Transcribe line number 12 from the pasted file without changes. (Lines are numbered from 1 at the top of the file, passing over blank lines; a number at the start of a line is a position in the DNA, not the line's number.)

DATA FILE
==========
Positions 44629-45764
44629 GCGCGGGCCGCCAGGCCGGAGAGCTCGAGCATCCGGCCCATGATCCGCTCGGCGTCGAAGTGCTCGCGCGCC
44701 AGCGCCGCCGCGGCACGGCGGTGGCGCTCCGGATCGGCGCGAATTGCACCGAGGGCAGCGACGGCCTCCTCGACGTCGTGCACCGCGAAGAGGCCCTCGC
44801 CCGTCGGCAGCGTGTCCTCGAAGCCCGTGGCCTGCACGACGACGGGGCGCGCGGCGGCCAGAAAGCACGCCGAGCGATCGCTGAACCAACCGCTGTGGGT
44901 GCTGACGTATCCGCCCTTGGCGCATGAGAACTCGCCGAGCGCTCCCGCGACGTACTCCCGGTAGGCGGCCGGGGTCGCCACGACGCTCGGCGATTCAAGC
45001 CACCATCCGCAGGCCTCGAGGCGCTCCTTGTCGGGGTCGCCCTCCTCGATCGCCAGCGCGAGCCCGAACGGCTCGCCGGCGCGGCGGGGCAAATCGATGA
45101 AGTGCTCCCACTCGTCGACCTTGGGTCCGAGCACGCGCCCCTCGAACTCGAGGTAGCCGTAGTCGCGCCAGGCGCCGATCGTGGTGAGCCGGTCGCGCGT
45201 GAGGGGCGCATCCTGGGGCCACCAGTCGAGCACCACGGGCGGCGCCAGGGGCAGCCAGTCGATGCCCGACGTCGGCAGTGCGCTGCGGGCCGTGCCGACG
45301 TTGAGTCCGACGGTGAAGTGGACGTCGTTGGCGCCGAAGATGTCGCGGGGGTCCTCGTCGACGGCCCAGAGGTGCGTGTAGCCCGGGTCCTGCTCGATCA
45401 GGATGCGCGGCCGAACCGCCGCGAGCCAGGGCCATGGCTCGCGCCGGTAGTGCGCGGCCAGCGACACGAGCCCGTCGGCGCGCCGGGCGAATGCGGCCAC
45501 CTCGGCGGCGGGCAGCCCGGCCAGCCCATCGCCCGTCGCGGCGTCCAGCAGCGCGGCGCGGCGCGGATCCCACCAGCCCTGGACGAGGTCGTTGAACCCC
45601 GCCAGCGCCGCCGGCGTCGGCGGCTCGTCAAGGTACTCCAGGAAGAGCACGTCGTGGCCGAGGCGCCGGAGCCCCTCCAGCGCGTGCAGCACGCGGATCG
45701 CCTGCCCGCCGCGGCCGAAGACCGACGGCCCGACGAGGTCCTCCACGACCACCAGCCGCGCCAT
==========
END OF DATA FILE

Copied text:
45601 GCCAGCGCCGCCGGCGTCGGCGGCTCGTCAAGGTACTCCAGGAAGAGCACGTCGTGGCCGAGGCGCCGGAGCCCCTCCAGCGCGTGCAGCACGCGGATCG